The Oldest College Weekly in America. Founded 1868.

The Colgate Maroon-News

The Oldest College Weekly in America. Founded 1868.

The Colgate Maroon-News

The Oldest College Weekly in America. Founded 1868.

The Colgate Maroon-News

Upcoming Landscaping Projects Emphasize Campus Access, Sustainability


Colgate University is soon to begin a number of major development projects that, in addition to upgrading landscaping, aim to improve access in and around campus. These projects include the creation of Peter’s Glen, a revitalized pathway through the developing Middle Campus that will lead into an improved plaza at the current Frank Dining Hall traffic circle, and the addition of a new walkway from the campus’ northwest entrance at Oak Drive to Willow Path.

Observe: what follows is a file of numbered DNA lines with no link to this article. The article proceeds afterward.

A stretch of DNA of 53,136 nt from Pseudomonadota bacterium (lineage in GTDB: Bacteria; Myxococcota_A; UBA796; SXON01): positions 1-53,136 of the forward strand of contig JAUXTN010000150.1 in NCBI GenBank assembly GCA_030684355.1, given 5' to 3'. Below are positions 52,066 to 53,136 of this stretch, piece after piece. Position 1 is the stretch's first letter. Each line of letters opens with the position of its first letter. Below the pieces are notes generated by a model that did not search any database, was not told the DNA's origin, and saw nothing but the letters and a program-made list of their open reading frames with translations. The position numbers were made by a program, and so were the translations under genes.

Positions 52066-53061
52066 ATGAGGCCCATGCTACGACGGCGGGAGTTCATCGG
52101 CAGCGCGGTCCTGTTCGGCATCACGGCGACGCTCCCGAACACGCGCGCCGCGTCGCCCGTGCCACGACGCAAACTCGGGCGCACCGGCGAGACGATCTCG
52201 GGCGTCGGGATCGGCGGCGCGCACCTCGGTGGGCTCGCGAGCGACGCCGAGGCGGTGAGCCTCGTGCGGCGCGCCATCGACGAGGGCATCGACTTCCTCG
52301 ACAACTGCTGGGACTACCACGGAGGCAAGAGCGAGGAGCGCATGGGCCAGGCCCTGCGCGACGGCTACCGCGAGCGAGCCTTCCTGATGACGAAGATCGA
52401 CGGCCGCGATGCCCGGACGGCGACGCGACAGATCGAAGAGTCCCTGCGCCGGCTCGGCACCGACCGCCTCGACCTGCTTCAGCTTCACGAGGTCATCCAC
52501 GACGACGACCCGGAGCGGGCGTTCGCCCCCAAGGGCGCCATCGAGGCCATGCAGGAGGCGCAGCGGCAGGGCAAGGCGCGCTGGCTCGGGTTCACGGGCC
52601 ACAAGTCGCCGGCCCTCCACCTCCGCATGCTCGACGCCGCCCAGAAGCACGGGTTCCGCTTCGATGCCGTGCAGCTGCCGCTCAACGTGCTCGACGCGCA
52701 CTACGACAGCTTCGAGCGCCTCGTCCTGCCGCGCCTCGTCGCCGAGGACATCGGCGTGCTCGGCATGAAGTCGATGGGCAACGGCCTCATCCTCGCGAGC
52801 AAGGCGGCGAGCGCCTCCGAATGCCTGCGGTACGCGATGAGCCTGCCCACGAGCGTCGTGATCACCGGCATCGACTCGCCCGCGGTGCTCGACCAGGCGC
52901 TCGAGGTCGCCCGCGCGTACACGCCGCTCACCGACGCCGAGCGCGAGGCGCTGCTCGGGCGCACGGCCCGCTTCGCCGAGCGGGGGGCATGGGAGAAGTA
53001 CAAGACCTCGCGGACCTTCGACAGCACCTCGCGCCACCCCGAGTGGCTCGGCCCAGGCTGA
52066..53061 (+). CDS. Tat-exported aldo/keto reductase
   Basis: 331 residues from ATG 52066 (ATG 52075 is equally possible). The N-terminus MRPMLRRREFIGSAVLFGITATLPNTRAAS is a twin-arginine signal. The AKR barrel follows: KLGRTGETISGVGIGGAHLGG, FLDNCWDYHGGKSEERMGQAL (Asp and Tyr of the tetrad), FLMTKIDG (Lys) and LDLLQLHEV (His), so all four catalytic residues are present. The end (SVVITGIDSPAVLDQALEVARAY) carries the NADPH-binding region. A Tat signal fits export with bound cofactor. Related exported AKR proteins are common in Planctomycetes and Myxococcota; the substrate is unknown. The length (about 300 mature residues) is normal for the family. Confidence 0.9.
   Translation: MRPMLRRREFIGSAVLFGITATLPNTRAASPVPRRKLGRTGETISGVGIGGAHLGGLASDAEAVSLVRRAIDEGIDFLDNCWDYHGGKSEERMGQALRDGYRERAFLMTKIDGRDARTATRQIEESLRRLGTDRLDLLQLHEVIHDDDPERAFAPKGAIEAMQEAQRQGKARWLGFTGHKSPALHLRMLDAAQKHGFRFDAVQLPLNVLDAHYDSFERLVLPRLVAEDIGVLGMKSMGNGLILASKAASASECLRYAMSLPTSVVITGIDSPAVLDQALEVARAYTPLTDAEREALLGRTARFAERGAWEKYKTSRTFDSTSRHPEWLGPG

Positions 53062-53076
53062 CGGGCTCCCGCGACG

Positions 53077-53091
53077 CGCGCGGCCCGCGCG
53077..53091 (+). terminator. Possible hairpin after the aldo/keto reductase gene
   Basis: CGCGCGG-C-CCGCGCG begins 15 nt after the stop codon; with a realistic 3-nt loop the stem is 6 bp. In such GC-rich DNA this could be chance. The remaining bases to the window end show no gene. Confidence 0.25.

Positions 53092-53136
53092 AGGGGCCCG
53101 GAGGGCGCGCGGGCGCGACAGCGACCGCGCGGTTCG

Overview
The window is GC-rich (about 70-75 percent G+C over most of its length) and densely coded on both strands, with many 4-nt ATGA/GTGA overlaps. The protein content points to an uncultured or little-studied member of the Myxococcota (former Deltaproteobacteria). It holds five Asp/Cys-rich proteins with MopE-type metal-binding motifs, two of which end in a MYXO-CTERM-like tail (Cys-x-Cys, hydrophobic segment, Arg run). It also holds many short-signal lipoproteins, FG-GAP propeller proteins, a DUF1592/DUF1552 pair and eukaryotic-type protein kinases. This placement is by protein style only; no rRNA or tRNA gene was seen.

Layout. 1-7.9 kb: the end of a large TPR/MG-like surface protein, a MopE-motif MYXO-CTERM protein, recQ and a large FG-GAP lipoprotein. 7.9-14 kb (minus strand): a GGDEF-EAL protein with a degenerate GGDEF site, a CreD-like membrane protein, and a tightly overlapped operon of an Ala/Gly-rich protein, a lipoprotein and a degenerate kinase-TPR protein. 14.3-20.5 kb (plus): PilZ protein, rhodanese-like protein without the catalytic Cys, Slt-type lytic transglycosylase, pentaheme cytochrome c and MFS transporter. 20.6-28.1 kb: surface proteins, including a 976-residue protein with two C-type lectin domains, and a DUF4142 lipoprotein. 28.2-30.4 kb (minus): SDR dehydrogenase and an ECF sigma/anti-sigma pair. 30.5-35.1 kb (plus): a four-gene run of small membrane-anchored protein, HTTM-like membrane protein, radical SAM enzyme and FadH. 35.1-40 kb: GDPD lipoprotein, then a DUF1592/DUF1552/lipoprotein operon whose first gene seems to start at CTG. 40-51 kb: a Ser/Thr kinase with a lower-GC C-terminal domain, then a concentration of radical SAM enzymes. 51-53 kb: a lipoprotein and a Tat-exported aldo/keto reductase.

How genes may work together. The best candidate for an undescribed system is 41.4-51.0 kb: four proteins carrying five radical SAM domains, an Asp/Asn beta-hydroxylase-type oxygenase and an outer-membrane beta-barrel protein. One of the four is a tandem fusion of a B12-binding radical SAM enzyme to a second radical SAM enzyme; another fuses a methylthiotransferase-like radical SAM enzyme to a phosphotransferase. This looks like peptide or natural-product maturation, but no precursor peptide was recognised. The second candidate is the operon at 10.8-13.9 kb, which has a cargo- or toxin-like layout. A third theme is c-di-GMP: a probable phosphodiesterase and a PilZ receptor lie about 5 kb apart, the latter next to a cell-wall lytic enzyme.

According to Colgate’s Landscape Project Manager Katy Jacobs, these landscaping improvements were specifically designed to have a positive impact on campus life.

“All of our site development and landscape projects seek to improve accessibility, sustainability and beautification, as prioritized within the Third-Century Plan,” Jacobs said. “The health and beauty of our campus landscape is directly tied to the health and well-being of our campus community, so I believe the best landscape approach is holistic and balances environmental and human needs so both can thrive.”

While the University has been visibly focused on the construction of multiple state-of-the-art buildings through its Third-Century Plan initiatives, University President Brian W. Casey noted that better connecting these new additions is an equally important mission.